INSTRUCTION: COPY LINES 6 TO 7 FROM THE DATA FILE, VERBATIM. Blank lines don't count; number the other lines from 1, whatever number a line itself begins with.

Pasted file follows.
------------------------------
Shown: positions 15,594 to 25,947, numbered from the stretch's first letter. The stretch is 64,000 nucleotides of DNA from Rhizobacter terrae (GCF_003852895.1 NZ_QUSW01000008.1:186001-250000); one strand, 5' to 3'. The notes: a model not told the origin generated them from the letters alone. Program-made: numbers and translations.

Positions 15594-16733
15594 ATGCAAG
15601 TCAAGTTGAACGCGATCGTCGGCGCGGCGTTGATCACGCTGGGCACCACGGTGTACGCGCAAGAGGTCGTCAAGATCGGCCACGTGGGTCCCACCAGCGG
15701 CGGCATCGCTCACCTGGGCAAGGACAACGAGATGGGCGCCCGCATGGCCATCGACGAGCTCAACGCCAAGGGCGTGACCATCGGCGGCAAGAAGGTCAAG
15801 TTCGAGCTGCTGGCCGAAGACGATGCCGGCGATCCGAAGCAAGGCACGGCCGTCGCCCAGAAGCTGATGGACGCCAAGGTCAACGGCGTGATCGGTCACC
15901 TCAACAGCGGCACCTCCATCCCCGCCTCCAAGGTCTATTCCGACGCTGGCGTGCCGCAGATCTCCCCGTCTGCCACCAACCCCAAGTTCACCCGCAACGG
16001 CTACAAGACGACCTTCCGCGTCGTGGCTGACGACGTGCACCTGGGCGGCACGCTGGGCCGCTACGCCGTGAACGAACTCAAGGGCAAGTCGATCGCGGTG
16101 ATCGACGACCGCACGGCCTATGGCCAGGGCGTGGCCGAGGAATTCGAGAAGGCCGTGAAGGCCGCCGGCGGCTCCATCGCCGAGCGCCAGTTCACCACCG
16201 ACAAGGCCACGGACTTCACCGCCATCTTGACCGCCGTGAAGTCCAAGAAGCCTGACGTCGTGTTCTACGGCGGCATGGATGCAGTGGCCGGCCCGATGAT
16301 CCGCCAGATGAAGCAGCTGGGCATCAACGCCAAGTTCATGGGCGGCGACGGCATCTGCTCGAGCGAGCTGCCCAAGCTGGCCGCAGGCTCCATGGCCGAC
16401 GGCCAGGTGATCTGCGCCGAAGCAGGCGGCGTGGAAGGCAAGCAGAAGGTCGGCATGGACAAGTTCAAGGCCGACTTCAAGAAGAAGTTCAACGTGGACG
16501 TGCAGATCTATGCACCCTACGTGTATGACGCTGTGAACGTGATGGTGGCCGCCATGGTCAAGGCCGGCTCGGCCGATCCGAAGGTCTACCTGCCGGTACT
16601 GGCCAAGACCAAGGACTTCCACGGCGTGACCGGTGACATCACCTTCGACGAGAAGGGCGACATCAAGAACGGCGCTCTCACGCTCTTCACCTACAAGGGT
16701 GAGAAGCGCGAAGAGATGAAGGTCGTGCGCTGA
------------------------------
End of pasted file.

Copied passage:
15801 TTCGAGCTGCTGGCCGAAGACGATGCCGGCGATCCGAAGCAAGGCACGGCCGTCGCCCAGAAGCTGATGGACGCCAAGGTCAACGGCGTGATCGGTCACC
15901 TCAACAGCGGCACCTCCATCCCCGCCTCCAAGGTCTATTCCGACGCTGGCGTGCCGCAGATCTCCCCGTCTGCCACCAACCCCAAGTTCACCCGCAACGG